Sounds like you need either a ThinkPad or one of the Lenovo USB keyboards with a TrackPoint, then. The TrackPoints take a little getting used to, but they're surprisingly quick and efficient, and you never have to take your hands off the home row to move the mouse. It's really quite elegant. (HP, Dell, and to a lesser extent Sony and Toshiba have similar looking sticks on some of their business products, but the Lenovo (originally IBM) version is the best).
I'd rather have a røde pølser anyway...
I've had nothing but good experiences with WP7.5 software, which leads me to believe that WP8 could be worth considering. That said, I'm waiting until/if RIM manages to get their BBX hardware out before using my next contract upgrade, as I'd strongly prefer a phone with a hardware QWERTY board. On two different WP devices (HTC Surround and Samsung Focus), the software performed faultlessly. That said, one of the primary concerns for many users (apps) is a non-starter for me, since the only apps I require are an RPN calculator and Facebook (a necessary evil). [All I really want is good call quality, decent battery life, email, calendaring, and a bit of light web browsing/photography). Frankly, WP7.5 was near, if not at the top of, my mobile OS experiences, which include: WebOS (Palm Pixi Plus, HP Veer), iOS (iPhone 4 and original), Android (1.x and 2.x on HTC Hero, Motorola i1, Samsung Captivate), Symbian S60 (Nokia E66, E90, 6650), Symbian UIQ (SE P800, M600i), Blackberry OS 6 (9800), WM 6.0 (iMate Ultimate 8150, Toshiba G910), etc., along with the WP7.5 devices. My other favorite was WebOS, but it was really too buggy. So...erm...I spend far too much time on phones. And Windows Phone is really pretty good (this coming from a former Apple evangelist (they lost me after Snow Leopard)/Linux user who tolerates, rather than enjoys Windows.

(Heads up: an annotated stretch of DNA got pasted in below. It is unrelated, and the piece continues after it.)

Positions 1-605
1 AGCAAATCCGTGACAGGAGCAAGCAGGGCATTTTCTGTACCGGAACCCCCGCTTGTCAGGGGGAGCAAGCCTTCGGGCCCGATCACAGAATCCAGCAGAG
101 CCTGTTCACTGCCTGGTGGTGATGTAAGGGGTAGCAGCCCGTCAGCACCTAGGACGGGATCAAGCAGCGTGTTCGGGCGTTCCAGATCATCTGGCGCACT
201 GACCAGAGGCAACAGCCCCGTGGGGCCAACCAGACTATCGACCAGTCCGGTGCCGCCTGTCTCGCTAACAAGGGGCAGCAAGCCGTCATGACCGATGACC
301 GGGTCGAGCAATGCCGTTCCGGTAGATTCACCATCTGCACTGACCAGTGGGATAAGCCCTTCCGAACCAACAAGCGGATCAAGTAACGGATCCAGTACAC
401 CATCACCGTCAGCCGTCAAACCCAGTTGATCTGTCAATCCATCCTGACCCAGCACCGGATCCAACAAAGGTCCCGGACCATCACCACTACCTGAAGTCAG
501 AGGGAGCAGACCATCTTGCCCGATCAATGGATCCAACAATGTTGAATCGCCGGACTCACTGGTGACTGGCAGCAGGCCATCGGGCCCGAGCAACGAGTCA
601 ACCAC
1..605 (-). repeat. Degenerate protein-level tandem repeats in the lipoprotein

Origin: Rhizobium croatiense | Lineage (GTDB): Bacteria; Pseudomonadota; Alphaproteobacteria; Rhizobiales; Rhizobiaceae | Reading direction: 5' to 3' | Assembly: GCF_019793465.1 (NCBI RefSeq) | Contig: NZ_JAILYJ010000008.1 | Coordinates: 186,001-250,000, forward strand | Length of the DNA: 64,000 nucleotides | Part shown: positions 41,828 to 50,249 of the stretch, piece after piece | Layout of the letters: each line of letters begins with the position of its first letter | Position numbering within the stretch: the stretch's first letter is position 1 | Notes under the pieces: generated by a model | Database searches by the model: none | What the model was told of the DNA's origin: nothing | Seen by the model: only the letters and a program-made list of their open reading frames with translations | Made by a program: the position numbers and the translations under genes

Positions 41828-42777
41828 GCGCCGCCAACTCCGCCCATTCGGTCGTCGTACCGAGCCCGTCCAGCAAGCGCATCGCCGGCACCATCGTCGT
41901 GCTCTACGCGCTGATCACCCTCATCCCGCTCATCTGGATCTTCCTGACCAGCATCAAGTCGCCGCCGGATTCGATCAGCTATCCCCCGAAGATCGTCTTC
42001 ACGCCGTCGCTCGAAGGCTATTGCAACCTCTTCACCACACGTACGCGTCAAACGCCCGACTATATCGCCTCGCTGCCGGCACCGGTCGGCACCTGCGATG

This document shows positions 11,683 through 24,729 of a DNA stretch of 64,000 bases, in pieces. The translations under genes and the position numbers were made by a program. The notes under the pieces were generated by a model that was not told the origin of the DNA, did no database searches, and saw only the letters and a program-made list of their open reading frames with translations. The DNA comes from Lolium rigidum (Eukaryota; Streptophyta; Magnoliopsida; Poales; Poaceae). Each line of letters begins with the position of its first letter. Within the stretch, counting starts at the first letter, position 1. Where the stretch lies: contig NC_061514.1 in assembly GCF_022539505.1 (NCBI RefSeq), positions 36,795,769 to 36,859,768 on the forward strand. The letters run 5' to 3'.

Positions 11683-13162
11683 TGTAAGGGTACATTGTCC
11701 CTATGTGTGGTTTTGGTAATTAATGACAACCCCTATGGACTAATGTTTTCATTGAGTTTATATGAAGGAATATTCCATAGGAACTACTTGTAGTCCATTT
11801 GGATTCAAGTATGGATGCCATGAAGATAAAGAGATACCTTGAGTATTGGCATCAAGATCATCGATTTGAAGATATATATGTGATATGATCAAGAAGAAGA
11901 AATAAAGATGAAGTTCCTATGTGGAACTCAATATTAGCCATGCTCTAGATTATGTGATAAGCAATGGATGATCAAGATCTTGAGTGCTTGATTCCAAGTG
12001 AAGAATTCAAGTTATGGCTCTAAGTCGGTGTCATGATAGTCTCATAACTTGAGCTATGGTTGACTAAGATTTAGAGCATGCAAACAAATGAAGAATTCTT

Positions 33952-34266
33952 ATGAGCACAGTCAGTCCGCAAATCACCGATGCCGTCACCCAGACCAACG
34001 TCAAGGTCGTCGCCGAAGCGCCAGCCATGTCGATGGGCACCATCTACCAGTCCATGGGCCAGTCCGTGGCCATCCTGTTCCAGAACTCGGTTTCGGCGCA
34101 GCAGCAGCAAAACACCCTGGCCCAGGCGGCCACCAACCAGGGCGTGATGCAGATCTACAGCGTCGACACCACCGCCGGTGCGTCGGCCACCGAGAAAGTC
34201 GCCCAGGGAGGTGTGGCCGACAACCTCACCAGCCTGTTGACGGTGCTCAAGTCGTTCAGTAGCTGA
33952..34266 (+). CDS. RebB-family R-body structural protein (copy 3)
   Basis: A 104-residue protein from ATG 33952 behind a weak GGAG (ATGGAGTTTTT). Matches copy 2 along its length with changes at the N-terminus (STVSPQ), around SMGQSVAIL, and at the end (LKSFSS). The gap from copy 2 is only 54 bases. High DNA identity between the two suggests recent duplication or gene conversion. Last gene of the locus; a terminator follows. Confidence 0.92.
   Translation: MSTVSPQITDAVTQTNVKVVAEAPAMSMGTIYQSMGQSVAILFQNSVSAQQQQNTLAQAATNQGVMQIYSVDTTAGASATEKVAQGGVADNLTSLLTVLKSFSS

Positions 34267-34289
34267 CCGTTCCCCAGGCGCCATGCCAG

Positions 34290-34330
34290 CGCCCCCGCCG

Any chance you can comment on if we might possibly someday see an HP-50G successor with a properly sized/located ENTER button?
:) I love my 49G+ aside from the stupid button's location/size....
Essentially, they just need to do a better job selling their business class stuff to the general public. Same story with Lenovo and Dell, really--all three brands make some really cheap crap (think the $399 Best Buy specials), which are made out of substandard parts, loaded with bloatware, and have barebones 1-year warranties. By contrast, the business-class stuff (think HP EliteBook, Dell Precision, Lenovo ThinkPad (T,X,W series)) is made with decent parts, are less likely to have oodles of bloatware, and have decent support services. Case in point: my neighbor loves his loaded 13" MacBook Pro. He likes the nice metal case, and Apple store support on hand when he wants it. By the way, his machine came with a 1-year warranty. For the same money, I got a 14" HP EliteBook with better specs, again, a nice metal case (with metal internal frame, and easy access modular parts, too!), and a three-year onsite warranty with US-based tech support. When you want parts, they overnight them to you, no questions asked. Sure, my machine doesn't have the cachet of an Apple, but it is at least as good of a deal for a very high quality product. If this kind of product and service were what people compared against Apple, rather than the cut-rate consumer garbage, there would be a wholly different result. I used to be an Apple evangelist. Now I'm a business-class PC evangelist instead.
A plastic case is fine, so long as there's an internal frame--don't make an ABS shell your loaded member.